Man’s Best Friend and Life Saver: Relieving the Symptoms of Post Traumatic Stress Disorder with Service Dogs
PHOTO CREDIT: Sylvain Chartrand
The bridge was high enough with sharp rocks beneath that ensured death would be imminent. He carefully tucked his suicide note between the lamp and photo frame next to his friend’s favourite TV chair and headed out into the bitter night towards the bridge that he envisioned would finally bring his family peace. You see, Georges wasn’t intending to commit suicide to end his suffering. He was trying to save the lives of his wife and children, for he only saw a cloud of darkness encircling them that he had unwittingly created once he began the downward spiral of his long battle with Post Traumatic Stress Disorder (PTSD).
As he pondered the end of his life while walking towards the highest railing on the iron bridge that spanned across a swirling river, his friend ran frantically towards him. His buddy had just stumbled upon the suicide note.
“There is help, I promise and I will not leave your side until a solution is found,” he called out.
That solution came in the disguise of an angel named Vardo. He gave Georges the best reason to live — to experience the most precious, special bond of unconditional love every day.
Four months following their first meeting, Georges and Vardo were marching together across Parliament Hill to inform other veterans, politicians and Canadians that miracles do happen, and they come in many different forms. You see, Vardo is a large, black Labrador with deep brown eyes, a beautiful shiny coat and a jacket that spells out “Service Dog”. Vardo has come to Georges highly trained with the unique capabilities of waking Georges from extreme night terrors, stopping full blown panic and anxiety attacks and surprisingly, alerting Georges that his diabetic sugar levels are dangerously low, requiring him to take his insulin shots immediately.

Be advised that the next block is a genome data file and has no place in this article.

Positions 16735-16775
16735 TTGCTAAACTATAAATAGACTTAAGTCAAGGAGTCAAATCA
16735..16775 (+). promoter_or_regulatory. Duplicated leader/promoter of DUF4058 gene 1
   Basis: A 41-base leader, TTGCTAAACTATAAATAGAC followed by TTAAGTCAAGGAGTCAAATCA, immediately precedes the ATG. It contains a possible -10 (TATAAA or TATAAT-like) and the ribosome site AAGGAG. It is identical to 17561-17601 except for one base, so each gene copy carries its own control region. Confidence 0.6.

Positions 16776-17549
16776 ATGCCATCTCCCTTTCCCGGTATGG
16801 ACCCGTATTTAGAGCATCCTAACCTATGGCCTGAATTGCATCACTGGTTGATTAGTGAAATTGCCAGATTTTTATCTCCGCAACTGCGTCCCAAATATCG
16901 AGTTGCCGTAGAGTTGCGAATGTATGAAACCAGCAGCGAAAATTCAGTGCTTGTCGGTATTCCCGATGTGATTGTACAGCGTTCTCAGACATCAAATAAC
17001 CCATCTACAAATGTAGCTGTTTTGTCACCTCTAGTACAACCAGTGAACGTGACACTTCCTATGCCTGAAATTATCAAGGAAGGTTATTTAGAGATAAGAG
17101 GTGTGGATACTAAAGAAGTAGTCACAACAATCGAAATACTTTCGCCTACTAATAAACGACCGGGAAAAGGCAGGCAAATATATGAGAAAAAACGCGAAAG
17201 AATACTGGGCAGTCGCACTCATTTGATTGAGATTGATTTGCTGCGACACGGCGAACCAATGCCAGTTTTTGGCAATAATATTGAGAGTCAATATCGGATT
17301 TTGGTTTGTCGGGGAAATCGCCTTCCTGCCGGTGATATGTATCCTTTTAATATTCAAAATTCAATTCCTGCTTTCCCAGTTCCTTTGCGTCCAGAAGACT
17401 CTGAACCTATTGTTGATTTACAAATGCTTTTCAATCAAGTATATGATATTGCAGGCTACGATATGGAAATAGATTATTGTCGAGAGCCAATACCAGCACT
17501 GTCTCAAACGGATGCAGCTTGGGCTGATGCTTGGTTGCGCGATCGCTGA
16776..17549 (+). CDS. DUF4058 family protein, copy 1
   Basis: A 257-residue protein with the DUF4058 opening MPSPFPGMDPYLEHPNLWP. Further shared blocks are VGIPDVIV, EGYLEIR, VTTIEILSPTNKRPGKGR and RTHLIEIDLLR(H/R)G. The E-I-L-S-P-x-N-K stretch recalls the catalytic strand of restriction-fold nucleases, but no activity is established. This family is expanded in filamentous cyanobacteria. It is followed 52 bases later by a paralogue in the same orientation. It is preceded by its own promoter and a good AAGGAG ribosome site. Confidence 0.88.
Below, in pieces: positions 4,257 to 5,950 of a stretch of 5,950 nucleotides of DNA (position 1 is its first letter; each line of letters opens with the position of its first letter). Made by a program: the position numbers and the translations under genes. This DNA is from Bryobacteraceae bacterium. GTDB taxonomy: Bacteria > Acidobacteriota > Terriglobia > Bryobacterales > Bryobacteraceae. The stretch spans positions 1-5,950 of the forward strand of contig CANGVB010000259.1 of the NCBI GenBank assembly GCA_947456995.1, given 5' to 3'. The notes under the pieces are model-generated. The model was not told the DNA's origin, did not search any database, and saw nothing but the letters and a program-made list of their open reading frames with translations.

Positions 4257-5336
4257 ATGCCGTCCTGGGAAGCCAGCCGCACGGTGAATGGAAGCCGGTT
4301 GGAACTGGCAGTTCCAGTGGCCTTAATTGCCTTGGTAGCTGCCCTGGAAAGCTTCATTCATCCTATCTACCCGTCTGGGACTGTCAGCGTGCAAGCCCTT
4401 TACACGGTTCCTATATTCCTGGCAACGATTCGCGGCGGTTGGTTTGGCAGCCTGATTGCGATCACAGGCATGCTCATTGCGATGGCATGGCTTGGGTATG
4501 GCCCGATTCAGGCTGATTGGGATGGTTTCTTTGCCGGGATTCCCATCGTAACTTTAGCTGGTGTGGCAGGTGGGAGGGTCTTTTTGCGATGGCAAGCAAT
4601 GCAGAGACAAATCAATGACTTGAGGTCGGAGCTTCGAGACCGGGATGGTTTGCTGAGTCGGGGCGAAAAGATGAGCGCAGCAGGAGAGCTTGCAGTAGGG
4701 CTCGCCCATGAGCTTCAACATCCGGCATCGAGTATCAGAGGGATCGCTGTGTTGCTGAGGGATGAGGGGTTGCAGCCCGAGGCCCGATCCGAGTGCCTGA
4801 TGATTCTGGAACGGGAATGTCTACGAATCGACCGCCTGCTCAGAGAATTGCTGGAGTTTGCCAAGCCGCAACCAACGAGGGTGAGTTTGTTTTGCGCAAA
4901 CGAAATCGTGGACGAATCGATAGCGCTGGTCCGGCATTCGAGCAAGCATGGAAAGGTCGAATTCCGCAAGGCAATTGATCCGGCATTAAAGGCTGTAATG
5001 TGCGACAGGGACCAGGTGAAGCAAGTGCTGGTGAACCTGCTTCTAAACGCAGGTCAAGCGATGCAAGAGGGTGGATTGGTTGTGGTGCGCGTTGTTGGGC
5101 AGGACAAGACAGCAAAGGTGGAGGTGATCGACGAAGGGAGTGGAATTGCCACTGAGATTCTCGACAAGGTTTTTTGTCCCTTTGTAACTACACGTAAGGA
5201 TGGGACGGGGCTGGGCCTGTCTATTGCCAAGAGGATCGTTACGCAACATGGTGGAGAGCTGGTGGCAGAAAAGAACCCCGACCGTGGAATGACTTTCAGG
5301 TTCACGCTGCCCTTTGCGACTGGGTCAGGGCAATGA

Since Georges and Vardo’s first meeting in July 2013, a miraculous recovery has unfolded. It has taken Georges from a life of reclusion, high doses of medications/therapies, and constant thoughts of suicide, to giving back to his country, family and community, and helping other veterans like himself in the process.
Producer Deborah Lewis of Channel Productions shares her thoughts: “I was interviewing Georges shortly before Christmas as Vardo snored gently at his feet, and I asked him what his plans were for the holidays. He said, ‘I’m leaving in early January to embark on a Caribbean cruise with my family and I’ll be leaving my insulin at home; I no longer need it.’ I quickly wrapped up the interview so I could control the wave of emotion that began sweeping over me.”
Every hour, a soldier commits suicide in North America. Eighteen per cent more soldiers commit suicide than have died in combat. These statistics do not include our veterans since these deaths are not tracked by the military. Veterans’ deaths are considerably higher than the civilian population’s and grossly unreported due to the associated stigma.
Last summer, Lewis first became aware of the plight of our injured and ill Canadian Armed Forces (CAF) members. Since then, she has focused her energies on giving them the attention they deserve in the media and political arenas as the spotlight shifts to the post-Afghanistan conflict theme of thousands of troops returning home.
“While our company has business goals, to us the support of our CAF injured and ill carry equal, if not higher, importance,” she explained. “Channel Productions has taken up the goal of promoting the use of Service Dogs to help injured soldiers return to Canadian society through the production of a documentary called ‘A Life of Thai’ dedicated to this cause.”
The objective of the documentary is two-fold: to reach out to those who have closed themselves off from society by showing them how Service Dogs can help them improve their lives and second, raise public awareness about the situation of returning Canadian soldiers. All monies raised from the production of this documentary will go directly towards the procurement of Service Dogs for the most vulnerable veterans.
To date, the outpouring of support has been tremendous from individuals, politicians and organizations such as the Royal Canadian Legion, Wounded Warriors and Canadian Veterans Advocacy. Donations are gratefully accepted at www.channelproductions.ca that will assist in the speedy completion of “A Life of Thai”.
“Never let the opportunity slip away to thank a member of our military for their service to you and your country,” added Lewis.